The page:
He said: “I had gotten to Medical Road when I saw him about to cross the road so I slowed down for him. When he did not cross, I then thought he gave me the right of way to cross and I did exactly that. However, no sooner did I attempt to cross than he also made to cross too but I swerved in the opposite direction and went my way.”
He said he had dropped off his passengers at Medical Road and made to head to Anifowose Street when he heard a gunshot. At first, he said he could not believe the gunshot was meant for him until he saw the gush of blood spurt from his right shoulder.
He added: “I was approaching Oba Akran Road, when I heard a gunshot. The bullet struck the rear glass of my tricycle, pierced through my right shoulder and the bullet came out. When it dawned on me that I was shot, I was in so much pain and at that time I really thought I would die because my blood was gushing out on the ground. The policeman sped off on a commercial motorcycle after he had shot me, but I heard people gave him a chase and caught up with him.” It was then the victim was quickly rushed to the emergency unit of the Lagos State University Teaching Hospital (LASUTH), Ikeja.
Some of the victim’s colleagues, who expressed their disgust at the policeman’s little regard for life said they had to give him a chase as he attempted to flee. One of the Keke Marwa riders said the capture of the fleeing policeman was due to the combined efforts of both commercial motorcyclists and tricycle riders.
According to them, when the chaplain shot their colleague they made attempts to stop him, but he tried to scare them away with the pistol but he was overpowered. Speaking for his colleagues, Michael Oham said: “The policeman rode on the Okada of one of our colleagues so we were able to flag him down because he is one of us.
“Immediately he slowed down, we tried to apprehend the policeman, but tried to scare us off by waving his pistol. We, however, overpowered him because we were more than 50. We would have lynched him but policemen attached to Man Centre Division intervened and took him away. We released him after they promised that he would be dealt with.”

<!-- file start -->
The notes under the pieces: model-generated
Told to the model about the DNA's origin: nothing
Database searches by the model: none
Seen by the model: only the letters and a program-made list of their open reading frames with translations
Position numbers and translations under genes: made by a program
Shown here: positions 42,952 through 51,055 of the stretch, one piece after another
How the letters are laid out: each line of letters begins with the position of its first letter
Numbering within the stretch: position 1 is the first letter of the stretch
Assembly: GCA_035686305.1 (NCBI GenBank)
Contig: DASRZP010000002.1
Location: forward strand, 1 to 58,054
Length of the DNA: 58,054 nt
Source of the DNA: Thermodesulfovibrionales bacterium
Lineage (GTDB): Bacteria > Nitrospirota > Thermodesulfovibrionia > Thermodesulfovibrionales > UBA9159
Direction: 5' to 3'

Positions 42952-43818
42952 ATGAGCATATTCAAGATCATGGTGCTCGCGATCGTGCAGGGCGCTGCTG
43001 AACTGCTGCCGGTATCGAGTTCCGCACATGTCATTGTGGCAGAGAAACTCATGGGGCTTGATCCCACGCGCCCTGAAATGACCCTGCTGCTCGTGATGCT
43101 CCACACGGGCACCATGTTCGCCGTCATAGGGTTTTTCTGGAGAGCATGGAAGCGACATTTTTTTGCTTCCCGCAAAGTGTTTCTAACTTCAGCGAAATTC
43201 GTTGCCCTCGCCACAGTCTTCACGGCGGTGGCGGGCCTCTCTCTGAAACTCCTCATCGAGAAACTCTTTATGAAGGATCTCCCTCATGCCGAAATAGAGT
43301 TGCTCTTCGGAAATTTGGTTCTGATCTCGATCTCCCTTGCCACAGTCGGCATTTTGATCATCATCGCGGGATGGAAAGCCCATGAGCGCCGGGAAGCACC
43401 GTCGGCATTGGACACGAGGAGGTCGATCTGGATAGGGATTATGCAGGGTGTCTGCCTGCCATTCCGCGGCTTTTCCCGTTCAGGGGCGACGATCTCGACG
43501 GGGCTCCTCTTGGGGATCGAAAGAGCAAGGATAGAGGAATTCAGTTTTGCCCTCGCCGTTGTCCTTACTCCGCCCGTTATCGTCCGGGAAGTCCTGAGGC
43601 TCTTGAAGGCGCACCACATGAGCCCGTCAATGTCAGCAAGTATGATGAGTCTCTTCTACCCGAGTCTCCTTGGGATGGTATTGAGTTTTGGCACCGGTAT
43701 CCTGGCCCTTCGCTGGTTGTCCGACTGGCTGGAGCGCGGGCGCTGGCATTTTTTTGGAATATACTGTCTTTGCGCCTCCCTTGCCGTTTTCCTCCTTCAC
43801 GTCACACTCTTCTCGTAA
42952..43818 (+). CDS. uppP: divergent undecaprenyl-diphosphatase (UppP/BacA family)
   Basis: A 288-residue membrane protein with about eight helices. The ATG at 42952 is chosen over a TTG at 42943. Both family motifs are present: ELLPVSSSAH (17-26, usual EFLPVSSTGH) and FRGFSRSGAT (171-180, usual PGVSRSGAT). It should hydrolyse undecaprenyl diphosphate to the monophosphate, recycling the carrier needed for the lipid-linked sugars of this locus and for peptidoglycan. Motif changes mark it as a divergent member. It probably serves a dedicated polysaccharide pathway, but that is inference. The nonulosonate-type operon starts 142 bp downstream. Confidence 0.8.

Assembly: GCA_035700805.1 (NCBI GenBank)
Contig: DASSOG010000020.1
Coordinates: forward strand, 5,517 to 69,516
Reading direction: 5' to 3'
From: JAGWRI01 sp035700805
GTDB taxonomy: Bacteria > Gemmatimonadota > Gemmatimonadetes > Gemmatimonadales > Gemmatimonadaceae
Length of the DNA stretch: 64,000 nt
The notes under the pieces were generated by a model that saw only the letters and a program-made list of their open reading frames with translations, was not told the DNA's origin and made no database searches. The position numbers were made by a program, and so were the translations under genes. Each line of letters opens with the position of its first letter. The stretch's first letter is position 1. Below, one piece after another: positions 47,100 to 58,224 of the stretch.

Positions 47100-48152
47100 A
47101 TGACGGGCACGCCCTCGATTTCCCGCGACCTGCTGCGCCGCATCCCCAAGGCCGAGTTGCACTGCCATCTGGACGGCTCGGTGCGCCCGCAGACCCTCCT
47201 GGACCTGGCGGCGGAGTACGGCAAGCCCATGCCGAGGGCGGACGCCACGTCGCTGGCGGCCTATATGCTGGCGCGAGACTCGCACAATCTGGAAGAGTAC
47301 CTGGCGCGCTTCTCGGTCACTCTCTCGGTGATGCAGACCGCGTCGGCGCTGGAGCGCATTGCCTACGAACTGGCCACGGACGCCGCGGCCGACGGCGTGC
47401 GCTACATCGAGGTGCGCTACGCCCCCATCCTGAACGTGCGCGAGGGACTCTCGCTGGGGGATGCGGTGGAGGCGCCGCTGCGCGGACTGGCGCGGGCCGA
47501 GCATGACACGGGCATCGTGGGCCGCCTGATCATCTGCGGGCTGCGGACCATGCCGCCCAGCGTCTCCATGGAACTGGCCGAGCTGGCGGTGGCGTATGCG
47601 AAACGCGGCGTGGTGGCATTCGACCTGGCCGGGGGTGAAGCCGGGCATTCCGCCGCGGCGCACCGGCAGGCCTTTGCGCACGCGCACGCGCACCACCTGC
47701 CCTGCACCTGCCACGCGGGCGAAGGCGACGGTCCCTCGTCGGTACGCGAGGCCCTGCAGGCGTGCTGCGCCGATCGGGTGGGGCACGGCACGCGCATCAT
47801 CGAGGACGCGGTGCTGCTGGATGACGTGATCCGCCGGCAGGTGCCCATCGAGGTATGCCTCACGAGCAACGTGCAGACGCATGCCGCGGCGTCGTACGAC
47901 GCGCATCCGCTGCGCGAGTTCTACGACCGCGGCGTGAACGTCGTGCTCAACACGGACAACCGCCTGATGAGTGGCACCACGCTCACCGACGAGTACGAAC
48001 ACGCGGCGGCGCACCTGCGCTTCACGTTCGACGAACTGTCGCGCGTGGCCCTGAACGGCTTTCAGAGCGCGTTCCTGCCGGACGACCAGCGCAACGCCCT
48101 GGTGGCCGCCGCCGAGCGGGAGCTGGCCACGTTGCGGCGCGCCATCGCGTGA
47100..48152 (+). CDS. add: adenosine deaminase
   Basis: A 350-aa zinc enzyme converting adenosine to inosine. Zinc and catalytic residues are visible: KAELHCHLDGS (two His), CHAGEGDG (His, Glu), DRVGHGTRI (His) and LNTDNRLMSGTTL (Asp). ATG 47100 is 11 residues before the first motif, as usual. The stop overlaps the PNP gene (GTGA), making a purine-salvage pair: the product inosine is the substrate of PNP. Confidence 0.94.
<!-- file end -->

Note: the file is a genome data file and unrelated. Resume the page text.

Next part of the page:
With gratitude for saving the life of her only son, the victim’s mother, Victoria, commended the efforts of the doctors at LASUTH who responded swiftly and gave first aid before referring him to the FMC for lack of bed space, adding that he would have bled to death.
Expressing her disappointment that a policeman and a chaplain at that, who should have known better was quick to release bullets on civilians, Victoria called on the police authorities to ensure that justice is served and not to be swept under the carpet by events.
Although some of the medical personnel on ground said they were not permitted to speak to the press, they, however, disclosed that Anthony would regain the use of his arm after eight weeks as the bullet fortunately did not damage any vital organ.
THISDAY gathered that a successful surgery was first performed on the victim before the affected arm was cast with Plaster of Paris (POP) until he regains full use of the arm through therapy.
However, Anthony who was undoubtedly happy at the news of his survival could not help but lament at the waste of time the recovery would cost him. While noting that he is the breadwinner of the family, he said eight weeks of incapacitation forebodes ill for his family as he brings food to the table through his job.
Already he said he had spent a lot on hospital bills. He, however disclosed that the police had promised to offset all further expenses. Still lamenting, he said: “My parents are unemployed and they depend on me to provide for them. The problem now is that even after I’m discharged, I still cannot resume work immediately because I would have to regain the use of my arm first.”
Moses Adekola, an Assistant Superintendent of Police (ASP)